I just had the experience of reading a novel written by one of my professors at Vanderbilt University.
Walter Sullivan (1924-2006) introduced me to many of my favorite books, including Brideshead Revisited, The End of the Affair, War in Heaven, and “The Four Quartets” in a class he called “Angelic and Demonic Themes in 20th Century Literature.” We also read The Spire and, I feel certain, some Flannery O’Connor. He was a marvelous teacher who started by teaching the basics of the Bible so that the class had a common language to discuss the modern works. I have often wished I had spent more time working on “The Four Quartets” while I had opportunity to draw on his wisdom.*
It turns out he wrote three novels and last night I read The Long, Long Love [link].**
It is the story of Horatio Adams, a man strangely incapable of accepting what happiness comes his way because of the pain and fear which distracts him.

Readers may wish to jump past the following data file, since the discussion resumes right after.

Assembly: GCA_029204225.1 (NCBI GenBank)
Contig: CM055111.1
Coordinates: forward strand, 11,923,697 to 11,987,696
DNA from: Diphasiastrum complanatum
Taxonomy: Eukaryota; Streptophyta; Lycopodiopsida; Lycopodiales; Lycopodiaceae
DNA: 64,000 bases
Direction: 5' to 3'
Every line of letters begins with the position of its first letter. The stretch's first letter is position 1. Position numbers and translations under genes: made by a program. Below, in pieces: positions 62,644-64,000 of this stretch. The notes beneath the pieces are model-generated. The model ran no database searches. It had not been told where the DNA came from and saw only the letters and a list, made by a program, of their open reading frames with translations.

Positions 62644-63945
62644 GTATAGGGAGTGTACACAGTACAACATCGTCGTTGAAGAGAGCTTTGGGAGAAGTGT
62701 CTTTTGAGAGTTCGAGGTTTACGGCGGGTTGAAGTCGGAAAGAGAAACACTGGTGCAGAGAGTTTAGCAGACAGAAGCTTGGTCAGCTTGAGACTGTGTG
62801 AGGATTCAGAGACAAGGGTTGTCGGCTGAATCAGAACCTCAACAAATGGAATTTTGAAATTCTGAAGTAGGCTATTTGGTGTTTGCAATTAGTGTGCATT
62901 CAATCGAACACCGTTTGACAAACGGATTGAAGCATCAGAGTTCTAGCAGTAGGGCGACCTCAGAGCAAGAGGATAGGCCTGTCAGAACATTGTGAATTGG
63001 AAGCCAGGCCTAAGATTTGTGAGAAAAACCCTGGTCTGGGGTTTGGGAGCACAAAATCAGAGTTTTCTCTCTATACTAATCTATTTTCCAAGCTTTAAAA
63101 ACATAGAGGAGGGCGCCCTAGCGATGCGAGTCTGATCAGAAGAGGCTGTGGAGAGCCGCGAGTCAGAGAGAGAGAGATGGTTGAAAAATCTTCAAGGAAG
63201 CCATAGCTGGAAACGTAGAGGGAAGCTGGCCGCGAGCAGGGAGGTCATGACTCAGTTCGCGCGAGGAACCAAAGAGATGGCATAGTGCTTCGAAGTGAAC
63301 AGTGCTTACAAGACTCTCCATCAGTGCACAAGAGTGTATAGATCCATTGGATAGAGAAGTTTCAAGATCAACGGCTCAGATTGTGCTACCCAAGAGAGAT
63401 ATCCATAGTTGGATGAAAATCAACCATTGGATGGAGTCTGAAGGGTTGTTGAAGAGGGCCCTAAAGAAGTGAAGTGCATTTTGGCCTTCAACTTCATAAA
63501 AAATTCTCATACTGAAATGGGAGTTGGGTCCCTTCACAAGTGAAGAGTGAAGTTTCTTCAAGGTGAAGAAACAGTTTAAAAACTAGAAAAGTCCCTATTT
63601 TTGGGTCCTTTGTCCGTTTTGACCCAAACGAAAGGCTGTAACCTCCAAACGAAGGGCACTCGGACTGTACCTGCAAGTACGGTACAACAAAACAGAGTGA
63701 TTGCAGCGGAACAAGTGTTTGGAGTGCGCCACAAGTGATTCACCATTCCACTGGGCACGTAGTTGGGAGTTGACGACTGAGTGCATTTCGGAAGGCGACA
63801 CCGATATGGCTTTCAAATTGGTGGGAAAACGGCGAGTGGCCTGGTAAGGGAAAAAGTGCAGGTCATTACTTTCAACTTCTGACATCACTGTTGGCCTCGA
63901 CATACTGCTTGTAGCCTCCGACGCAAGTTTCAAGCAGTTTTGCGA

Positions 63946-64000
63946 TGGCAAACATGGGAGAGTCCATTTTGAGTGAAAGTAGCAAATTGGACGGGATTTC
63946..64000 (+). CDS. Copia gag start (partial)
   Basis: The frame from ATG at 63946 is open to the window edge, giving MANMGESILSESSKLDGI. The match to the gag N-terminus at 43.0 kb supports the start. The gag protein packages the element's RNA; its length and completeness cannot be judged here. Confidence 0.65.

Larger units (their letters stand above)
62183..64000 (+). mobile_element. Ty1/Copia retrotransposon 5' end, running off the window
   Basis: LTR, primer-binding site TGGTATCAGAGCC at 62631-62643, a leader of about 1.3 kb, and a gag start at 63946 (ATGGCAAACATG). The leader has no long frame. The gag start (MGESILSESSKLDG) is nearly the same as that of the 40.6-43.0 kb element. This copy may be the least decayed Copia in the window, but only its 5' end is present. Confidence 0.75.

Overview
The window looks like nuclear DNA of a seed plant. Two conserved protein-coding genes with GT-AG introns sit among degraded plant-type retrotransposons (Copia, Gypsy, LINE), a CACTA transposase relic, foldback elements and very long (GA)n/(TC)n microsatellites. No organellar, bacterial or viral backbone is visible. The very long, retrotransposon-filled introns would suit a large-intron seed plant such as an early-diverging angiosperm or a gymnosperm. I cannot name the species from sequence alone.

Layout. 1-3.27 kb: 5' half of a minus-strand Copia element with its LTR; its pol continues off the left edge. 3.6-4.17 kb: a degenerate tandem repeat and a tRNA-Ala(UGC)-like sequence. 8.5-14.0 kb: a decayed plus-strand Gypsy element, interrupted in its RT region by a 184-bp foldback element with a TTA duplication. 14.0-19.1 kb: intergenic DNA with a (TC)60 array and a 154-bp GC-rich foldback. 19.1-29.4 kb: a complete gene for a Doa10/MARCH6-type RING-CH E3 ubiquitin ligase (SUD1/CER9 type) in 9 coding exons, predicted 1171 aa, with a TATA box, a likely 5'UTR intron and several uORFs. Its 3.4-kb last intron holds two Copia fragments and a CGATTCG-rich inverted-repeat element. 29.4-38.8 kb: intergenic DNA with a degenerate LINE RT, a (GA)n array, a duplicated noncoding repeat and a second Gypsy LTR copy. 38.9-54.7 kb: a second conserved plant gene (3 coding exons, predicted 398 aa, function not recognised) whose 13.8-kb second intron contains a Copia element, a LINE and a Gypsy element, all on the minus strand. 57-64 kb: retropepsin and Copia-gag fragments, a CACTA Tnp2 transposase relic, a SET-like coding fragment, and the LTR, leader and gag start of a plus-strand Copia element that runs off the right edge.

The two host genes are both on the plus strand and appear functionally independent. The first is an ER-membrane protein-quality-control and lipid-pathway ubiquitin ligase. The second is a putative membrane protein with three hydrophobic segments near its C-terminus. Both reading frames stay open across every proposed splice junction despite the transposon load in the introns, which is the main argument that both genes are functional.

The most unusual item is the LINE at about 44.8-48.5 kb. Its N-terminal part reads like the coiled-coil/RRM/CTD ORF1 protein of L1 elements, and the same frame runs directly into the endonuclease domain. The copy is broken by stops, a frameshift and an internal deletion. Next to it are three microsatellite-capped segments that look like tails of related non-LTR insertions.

It is a moving and lyrical book:
“I wondered about that, Horatio. What happened to us? Why did things work out the way they did?”
“Why?” I said. “Nobody ever really knows why. There are a thousand reasons for every turn of every day.” I pondered this a while, knowing it was true. Thinking that not only did God know about the fall of the sparrow, but that only the mind of God could know all the reasons why the sparrow fell.
Recommended (don’t expect any tank battles).
*Thomas Howard’s The Dove Descending (2006) [link] is the best substitute I know of.
**Sullivan had written it about twenty years before I met him. How sad that I did not read it until more than twenty years after he died. It is still in print.